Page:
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News & View, Volume 46 | Identifying Failure Mechanisms of Typical I-Section Floodwalls

News & Views, Volume 46 | Identifying Failure Mechanisms of Typical I-Section Floodwalls

By: Eric Kjolsing and Dan Parker

News & View, Volume 46 | Identifying Failure Mechanisms of Typical I-Section FloodwallsIn 2018, Structural Integrity Associates, Inc. (SI) supported the United States Army Corp of Engineers (USACE) in the structural assessment of the concrete-to-steel connection in typical I-Section flood walls. A representative flood wall section is shown in Figure 1. This effort was part of a broader scope of work in which the USACE is revising their guidance for the design of flood and retaining walls, EM 1110-2-6066.  The purpose of the structural assessment was to better understand the mechanics of load transfer from the reinforced concrete section to the embedded sheet pile. Three-dimensional finite element models of the connection were developed employing non-linear constitutive properties for the concrete, structural steel and reinforcement to achieve this goal.  A total of nine different I-Wall configurations with varying wall geometry, sheet pile embedment depth, and connection details were analyzed.  Hydrostatic load was applied incrementally to simulate the actual load distribution due to a rising water level.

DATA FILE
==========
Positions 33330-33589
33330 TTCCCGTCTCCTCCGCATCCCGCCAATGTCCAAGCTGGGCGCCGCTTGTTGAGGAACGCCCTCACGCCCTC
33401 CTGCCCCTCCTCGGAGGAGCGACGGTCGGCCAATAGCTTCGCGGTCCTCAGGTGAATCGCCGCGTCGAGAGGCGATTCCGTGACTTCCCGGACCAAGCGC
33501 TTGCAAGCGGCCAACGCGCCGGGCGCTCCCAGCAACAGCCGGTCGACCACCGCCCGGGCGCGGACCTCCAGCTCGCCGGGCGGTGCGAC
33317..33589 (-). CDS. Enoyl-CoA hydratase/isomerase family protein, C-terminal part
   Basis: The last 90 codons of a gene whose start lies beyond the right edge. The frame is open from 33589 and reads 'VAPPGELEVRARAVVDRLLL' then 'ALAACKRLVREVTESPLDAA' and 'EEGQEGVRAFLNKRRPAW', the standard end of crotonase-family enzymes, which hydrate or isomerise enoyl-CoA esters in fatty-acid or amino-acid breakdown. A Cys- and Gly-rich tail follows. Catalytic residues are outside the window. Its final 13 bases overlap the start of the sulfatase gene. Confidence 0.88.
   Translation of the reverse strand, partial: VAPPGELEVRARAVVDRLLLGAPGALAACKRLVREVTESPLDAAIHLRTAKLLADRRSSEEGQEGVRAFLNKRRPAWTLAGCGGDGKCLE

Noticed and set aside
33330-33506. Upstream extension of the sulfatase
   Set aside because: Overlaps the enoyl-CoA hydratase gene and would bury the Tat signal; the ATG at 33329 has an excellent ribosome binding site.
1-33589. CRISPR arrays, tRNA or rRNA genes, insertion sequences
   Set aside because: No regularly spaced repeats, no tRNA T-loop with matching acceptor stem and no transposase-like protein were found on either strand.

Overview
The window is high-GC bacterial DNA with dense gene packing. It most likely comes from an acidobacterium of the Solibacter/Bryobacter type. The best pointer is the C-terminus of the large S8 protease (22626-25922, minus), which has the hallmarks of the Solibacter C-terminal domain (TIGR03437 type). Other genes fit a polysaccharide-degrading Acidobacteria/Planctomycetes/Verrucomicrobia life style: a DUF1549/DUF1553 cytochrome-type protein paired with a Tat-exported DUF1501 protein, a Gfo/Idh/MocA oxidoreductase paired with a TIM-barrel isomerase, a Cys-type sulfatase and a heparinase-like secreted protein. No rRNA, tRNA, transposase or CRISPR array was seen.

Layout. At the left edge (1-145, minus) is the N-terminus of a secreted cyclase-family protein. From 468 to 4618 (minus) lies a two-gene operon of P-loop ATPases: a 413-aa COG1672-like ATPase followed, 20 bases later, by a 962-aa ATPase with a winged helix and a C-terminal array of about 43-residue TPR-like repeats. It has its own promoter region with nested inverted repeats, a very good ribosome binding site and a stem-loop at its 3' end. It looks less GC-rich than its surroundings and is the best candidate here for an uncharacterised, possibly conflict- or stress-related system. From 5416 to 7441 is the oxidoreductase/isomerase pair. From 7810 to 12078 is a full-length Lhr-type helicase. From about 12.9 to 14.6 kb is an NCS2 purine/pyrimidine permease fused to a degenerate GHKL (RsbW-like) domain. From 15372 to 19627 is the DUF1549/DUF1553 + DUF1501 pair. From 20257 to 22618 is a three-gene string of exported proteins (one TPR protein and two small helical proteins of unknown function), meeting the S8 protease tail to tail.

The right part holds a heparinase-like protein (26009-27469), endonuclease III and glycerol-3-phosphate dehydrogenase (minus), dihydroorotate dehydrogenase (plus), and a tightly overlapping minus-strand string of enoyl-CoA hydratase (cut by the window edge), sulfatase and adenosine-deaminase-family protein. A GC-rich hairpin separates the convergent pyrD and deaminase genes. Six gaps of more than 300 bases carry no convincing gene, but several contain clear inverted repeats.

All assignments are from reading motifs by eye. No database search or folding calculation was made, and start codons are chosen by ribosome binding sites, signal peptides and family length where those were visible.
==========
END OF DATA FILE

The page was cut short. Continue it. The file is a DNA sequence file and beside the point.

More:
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News & View, Volume 46 | TRU Compliance Achieves Accreditation as a Product Certification Body

News & Views, Volume 46 | TRU Compliance Achieves Accreditation as a Product Certification Body

By: Andy Coughlin

News & View, Volume 46 | TRU Compliance Achieves Accreditation as a Product Certification BodyTRU Compliance, a division of Structural Integrity Associates, announced in March the achievement of accreditation from the International Accreditation Service (IAS) as a product certification body for seismic, wind, and blast/physical security performance of nonstructural components. According to the International Accreditation Service, TRU Compliance is the second company to be certified for Seismic performance of non-structural components and the first company to be certified for Wind and Blast/Physical Security performance.

“This is a significant milestone for Structural Integrity and our certification agency, TRU Compliance,” Chris Larsen, Vice President of Critical Structures at Structural Integrity comments. “The accreditation further validates our robust program as well as our comprehensive approach, which not only meets the stringent guidelines of the ISO standards but offers our customers a full scope solution for product certification”.